Chavez v. Mcneely

287 S.W.3d 840 (2009)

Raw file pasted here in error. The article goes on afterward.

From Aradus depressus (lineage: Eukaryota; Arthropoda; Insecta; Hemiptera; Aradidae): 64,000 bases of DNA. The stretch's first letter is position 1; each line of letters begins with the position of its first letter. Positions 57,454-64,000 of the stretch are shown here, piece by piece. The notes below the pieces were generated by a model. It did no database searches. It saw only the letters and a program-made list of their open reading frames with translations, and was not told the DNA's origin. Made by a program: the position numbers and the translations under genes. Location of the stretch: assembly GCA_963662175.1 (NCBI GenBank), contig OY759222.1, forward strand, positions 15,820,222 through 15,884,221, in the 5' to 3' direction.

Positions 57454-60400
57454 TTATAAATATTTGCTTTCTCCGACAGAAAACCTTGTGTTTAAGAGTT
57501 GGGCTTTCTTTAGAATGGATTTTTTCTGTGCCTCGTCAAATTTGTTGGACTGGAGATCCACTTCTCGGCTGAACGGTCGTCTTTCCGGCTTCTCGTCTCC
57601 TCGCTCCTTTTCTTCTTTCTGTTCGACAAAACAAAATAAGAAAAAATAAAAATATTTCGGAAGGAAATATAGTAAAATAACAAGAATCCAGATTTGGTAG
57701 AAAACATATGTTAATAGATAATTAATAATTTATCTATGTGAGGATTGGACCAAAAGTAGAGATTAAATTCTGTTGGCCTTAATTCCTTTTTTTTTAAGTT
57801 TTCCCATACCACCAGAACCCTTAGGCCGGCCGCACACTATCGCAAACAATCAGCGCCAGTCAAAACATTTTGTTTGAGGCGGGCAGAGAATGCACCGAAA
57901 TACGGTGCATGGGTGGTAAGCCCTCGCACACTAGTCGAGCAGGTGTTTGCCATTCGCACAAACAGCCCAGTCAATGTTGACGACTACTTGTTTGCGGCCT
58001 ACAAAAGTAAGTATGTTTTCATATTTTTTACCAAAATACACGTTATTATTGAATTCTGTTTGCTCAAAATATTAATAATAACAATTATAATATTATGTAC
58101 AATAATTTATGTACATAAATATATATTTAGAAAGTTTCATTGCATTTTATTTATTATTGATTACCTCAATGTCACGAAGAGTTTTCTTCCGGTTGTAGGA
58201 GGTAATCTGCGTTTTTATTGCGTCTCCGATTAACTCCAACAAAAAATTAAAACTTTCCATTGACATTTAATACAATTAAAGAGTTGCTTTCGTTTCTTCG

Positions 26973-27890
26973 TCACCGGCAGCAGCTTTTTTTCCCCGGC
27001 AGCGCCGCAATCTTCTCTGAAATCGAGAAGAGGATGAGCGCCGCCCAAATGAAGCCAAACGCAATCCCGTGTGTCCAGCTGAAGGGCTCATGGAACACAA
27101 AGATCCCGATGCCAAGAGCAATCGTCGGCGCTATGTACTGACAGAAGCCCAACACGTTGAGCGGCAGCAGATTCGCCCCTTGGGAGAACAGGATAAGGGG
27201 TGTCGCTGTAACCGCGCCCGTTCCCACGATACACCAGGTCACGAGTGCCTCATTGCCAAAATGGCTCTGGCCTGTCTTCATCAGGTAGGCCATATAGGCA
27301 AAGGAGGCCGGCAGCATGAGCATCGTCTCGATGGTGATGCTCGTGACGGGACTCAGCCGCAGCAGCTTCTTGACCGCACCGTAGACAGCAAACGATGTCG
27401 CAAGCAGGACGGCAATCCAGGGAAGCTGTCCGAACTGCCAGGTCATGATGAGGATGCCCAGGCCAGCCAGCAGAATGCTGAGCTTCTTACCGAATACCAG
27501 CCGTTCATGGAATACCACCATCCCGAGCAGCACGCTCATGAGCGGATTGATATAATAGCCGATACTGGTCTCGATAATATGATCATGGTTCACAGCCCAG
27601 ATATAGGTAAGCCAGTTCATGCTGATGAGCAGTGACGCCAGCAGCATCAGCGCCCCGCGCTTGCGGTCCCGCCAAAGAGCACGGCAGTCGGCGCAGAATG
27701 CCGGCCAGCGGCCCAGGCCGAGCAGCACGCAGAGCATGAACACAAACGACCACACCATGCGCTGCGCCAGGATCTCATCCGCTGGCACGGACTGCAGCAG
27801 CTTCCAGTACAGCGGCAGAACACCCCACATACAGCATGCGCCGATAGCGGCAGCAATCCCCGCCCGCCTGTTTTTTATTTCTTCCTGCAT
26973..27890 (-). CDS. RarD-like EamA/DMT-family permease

H and W were first married in 1969, and they have three children together. They were divorced and remarried twice. After their second remarriage in 2000, H was involved in a horseback riding accident that left him completely paralyzed. H and W divorced for a third time. The divorce decree gave H a life estate in a 120-acre ranch, with the remainder going to W. The parties also stipulated that H's sister, Patsy Brewer and her family will be responsible for the daily physical care of H. W stipulated that she will provide as much toward the care and providing for the needs of H as possible, limited only by her personal financial situation. Eventually, H filed suit against W to enforce the support decree. W claimed that the provision of the divorce decree was too indefinite to be enforced as a contract. W testified that she continued to pay the mortgage, taxes, and insurance on the ranch where H lived. She also testified that she had paid what she could for H's care until her business began to fail in 2003. H contended that W's personal spending habits did not reflect a decline in her financial ability to contribute toward his care. The court found for H on his breach of contract claim and awarded him $950,000 in damages, plus interest and attorney's fees. The trial court found that A contract existed wherein D agreed to provide for the needs of H, limited only by her personal financial situation. The court held that the contract was clear and unambiguous and W could have provided $300k per year. W appealed.